This fall, with the opening of Dwight School Dubai, Dwight’s spark of genius educational philosophy extended to the Middle East. Our school, with its reputation as a leader on the world stage, has quickly made an impact in a community that has one of the highest concentrations of international schools anywhere.
In exclusive interviews with EdArabia, the number-one education guide in the Middle East, Vice Chancellor Blake Spahn and Head of School Dianne Drew shared their perspectives on the future of international education — and some insights into what makes Dwight’s world-class education unique. We’re delighted to republish them here:
Blake Spahn: “Personalized learning is at the core of everything we do.”
How do Dwight Schools attract and retain the best teachers?
Finding and supporting our teacher’s individual sparks of genius so their love of the classroom is never lost, is a strong belief of the Dwight Schools. Providing both internal and external professional development to ensure that they are constantly expanding their knowledge base and sharing that with our community is crucial to a thriving school.
We recruit teachers from all over the globe and teachers seek out Dwight, knowing our mission and excellence with the IB. Time within our schools, gathering the deep knowledge of world experts, having the opportunity to work at various global campuses and connect with educators across our schools is highly appealing to faculty as they build their careers. We want them to feel inspired, motivated, and validated for the choice they have made to become an educator.
Having spent over 20 years in education, what have you learned and what are your plans for the year ahead at Dwight?
Dwight is unique in that it has been run by the same family for over 80 years. We treat our colleagues and students as members of one large family. I have learned that if we look at each student as our own child and ask ourselves what is the right thing for their future, no matter how difficult, we are able to make the best decision for each and every individual student.
Nothing is more important than what happens in the classroom. We are continuing to recruit outstanding teachers from other Dwight schools as well as externally to ensure that Dwight Dubai is known as the place where students come to reach their full potential.
We are also developing more global cross-curriculum and experiential programs to support a child’s time at Dwight. We want students initiating, working, exploring and experiencing a variety of motivating opportunities with their Dwight peers. Performance experiences like our latest Shanghai music festival, combined sporting competitions around the world, academic challenges like the Global Issues Network in Luxembourg or Model UN in Seoul are all just a small sample of the events Dwight Dubai students can partake in. We want our students truly living the global vision this school believes in.
In your opinion, what are the key issues/challenges involving teaching and assessment in the current education landscape?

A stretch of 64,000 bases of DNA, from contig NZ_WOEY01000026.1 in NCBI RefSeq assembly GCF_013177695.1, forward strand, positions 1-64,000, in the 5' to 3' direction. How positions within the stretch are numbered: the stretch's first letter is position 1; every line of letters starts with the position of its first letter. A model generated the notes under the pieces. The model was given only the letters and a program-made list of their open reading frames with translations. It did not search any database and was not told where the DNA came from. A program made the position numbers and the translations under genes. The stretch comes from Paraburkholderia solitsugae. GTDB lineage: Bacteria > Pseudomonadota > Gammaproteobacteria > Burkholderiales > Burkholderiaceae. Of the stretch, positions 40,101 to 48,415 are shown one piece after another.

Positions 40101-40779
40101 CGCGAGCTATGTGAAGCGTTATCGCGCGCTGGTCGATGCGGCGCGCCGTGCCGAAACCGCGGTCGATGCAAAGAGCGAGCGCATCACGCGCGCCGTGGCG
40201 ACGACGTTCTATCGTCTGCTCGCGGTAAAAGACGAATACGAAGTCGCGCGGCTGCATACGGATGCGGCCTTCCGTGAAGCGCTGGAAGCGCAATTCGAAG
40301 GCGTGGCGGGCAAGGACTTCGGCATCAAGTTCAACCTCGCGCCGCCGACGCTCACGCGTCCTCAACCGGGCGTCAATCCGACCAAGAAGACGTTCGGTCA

We found that if we want our students to be prepared to be able to take their ideas and make them a reality, then we need to train our teachers as well.
We started a program called Frontier Teaching where we are training our teachers in Lean Startup Methodology and Design Thinking. They learn these frameworks, take the associated skills, and then use them to inspire their students across all subject areas. Students under the mentoring of their teachers work together to initiate projects that can go forward to our Spark Tank incubator.
Regarding assessment, limited testing options that do not show the entire story of a student or their true ability or skill set is a real issue. A single test on a single day should not be the only defining tool of what a student can share or remember. We attempt to solve this at Dwight by making sure we are focused on our mission of igniting each and every student’s spark of genius. Personalized learning is at the core of everything we do in and out of the classroom in order to truly know all the elements of what a child has to offer.
If you could pass on any wisdom to educators globally, what would you share?
That teaching provides infinite possibilities for them, particularly in the international teaching market. That education is going through interesting times and that now is the time to connect with innovative schools and embark on challenging, meaningful and rewarding career paths.
Dianne Drew: “Students have the ability to direct their own learning at Dwight.”
Why is international education so important?
Our global vision pillar emphasizes the importance we place on international education and the need for our students to look at the bigger picture. Too many schools focus only on local, state or national curriculums. This is completely under preparing our students for a world that is anything but insular. They need to know how to build relationships with global peers through collaboration, innovation and communication. They need to share best practices, opinions and ideas with all walks of life, all faiths, all cultures and all languages. Dwight is committed through the IB and through our Dwight network of campuses to give that emphasis to their education from the time they first step through our school doors.